Budget crisis means D.C. public defenders won’t work on Wednesdays this summer – NBC4 Washington

A budget crisis is forcing the DC Public Defender Service to make the “difficult” decision to lay off all of their employees one day a week this summer. This includes 120 attorneys representing D.C.’s indigent defendants, clients who have been called among the “most vulnerable” in the District by the Public Defender Service.

The leave was outlined in a letter sent last week to the chief judge of the DC Superior Court and several other criminal justice agencies in DC, News4 has confirmed.

According to its most recent annual report, the DC Public Defender Service (PDS) handles thousands of cases in DC courts each year. They represent people accused of all levels of crime, people with mental health issues, juvenile cases, and people who also appear in appellate and civil courts.

Although not a federal agency, the PDS is funded by appropriations from Congress.

According to their most recent budget submission, that could be $3 million of their $59.5 million budget only will be used for a move this year. The agency recently moved, and at this time News4 has learned that PDS no longer needs that money to move. They need it for salaries – but since the money came from Congress, the problem won’t be solved without a literal act of Congress.

News4 is not aware of any ongoing action by Congress to resolve the budget problem.

According to the PDS budget, posted online, 70% of the agency’s expenditure goes on personnel. That’s the only place they can really save money.

Their solution is to fire employees one day a week. Most of their 120 lawyers get an unpaid day off every Wednesday from mid-June to mid-September. Some take another day off. No one is immune from the leave.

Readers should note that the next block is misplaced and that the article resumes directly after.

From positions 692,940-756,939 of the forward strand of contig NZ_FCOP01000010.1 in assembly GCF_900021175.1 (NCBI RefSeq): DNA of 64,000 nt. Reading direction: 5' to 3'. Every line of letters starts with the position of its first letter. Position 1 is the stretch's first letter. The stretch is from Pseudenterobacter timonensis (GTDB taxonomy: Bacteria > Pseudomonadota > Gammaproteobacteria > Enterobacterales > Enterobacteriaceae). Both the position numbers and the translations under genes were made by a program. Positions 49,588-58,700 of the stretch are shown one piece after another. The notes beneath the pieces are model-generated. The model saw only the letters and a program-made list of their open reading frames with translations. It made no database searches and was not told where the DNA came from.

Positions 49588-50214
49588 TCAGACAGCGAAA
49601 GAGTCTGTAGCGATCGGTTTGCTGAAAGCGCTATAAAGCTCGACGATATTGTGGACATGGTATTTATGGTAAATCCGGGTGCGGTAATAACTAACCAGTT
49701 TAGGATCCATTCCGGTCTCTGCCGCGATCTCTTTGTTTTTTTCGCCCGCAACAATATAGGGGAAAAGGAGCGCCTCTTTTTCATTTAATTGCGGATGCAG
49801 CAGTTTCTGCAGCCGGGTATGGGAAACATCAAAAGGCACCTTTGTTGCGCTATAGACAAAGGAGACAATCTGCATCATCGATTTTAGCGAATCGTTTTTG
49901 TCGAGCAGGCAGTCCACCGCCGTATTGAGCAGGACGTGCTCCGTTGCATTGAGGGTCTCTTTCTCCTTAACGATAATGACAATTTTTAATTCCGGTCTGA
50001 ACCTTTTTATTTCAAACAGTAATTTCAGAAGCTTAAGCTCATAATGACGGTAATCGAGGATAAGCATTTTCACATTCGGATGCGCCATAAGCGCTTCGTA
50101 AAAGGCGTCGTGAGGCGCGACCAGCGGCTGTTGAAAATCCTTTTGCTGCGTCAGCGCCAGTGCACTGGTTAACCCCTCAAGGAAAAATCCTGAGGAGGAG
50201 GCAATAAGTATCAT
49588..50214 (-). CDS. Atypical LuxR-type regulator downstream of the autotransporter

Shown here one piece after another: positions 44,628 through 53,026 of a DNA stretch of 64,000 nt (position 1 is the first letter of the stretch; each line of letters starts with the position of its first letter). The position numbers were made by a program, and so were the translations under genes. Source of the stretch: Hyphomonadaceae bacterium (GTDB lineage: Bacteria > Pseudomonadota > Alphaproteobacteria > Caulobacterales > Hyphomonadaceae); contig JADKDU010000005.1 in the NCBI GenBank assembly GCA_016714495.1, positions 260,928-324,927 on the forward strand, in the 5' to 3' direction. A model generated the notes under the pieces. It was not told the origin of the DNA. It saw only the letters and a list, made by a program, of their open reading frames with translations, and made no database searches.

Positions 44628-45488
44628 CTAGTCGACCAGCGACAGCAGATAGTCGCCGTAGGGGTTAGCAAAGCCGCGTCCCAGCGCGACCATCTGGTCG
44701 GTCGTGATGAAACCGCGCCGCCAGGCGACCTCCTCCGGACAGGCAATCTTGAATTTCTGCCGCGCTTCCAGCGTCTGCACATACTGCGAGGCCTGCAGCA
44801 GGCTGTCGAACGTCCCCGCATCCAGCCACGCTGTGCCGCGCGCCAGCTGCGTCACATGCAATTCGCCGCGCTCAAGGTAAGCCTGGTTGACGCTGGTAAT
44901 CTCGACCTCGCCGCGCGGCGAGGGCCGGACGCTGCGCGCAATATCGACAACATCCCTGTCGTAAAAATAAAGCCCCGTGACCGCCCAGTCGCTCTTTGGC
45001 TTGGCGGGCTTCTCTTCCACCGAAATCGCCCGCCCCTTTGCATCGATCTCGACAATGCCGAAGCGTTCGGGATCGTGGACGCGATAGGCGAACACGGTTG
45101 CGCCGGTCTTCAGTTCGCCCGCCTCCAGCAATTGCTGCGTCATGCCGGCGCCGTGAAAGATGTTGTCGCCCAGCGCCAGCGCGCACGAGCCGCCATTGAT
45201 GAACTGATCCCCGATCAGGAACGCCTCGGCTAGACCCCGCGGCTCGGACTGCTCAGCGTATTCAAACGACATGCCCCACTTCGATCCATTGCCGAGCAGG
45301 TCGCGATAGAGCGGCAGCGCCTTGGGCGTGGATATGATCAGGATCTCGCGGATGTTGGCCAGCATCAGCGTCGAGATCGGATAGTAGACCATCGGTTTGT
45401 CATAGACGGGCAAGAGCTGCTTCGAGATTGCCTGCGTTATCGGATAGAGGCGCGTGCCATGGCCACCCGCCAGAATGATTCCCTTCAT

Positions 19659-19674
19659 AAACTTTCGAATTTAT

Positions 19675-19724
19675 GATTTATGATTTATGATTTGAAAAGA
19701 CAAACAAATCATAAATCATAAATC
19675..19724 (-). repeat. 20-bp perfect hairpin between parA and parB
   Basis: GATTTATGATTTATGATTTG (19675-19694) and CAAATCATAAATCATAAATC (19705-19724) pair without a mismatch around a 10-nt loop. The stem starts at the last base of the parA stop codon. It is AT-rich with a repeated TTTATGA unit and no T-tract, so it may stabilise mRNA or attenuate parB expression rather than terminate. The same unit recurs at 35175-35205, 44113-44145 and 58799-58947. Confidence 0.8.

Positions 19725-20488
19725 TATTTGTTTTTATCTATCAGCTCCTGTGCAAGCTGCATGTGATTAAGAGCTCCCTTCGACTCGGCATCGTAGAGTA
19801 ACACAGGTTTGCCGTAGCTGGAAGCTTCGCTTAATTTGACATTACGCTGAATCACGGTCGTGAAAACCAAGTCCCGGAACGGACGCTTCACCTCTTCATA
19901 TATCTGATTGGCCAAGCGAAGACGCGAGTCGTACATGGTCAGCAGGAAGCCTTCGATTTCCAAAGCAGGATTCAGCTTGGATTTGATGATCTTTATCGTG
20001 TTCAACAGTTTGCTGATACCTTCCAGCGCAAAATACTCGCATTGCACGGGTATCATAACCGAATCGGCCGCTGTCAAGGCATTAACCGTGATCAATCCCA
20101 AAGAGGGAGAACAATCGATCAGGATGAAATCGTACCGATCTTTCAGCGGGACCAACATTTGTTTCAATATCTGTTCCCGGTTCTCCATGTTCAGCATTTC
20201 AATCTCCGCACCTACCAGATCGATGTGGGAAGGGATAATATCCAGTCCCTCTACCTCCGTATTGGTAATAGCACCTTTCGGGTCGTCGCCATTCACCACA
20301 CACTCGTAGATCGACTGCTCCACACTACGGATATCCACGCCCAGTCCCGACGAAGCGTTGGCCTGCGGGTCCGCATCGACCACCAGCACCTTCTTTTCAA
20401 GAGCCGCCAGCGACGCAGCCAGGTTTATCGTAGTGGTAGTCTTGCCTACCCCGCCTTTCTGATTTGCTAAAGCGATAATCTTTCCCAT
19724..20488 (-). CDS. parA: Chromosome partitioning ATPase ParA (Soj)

In the letter to the Superior Court and several other DC agencies, Heather N. Pinckney, the agency’s director, explained: “As a result of the weekly office closure, PDS attorneys will not be able to appear before any court in any case. , including initial appearances, preliminary hearings and trials… This decision to close was difficult to make, but is necessary due to the unprecedented circumstances the agency is facing.”

The furloughs will mean even more delays at the D.C. Superior Court, where the most serious criminal cases have already taken nearly two years to resolve, court records show.

A spokesperson for the court told us on Thursday: “The Court is doing everything we can to deliver fair and timely justice in light of this recent news, but we will clearly be stymied in cases where there is no lawyer present to represent their clients .”

“This is another significant bump in the road in the Superior Court’s efforts to deliver fair and timely justice… coupled with the critical vacancies in the judiciary that impact the Court and those we serve,” said the spokesman.

As News4 has reported in the past, 13 of the 62 Supreme Court judge posts are vacant. This will also require an act of Congress – specifically the US Senate.

Eleven nominees are making their way through the Senate for confirmation, but some have been waiting for months. There is no date for a confirmation vote.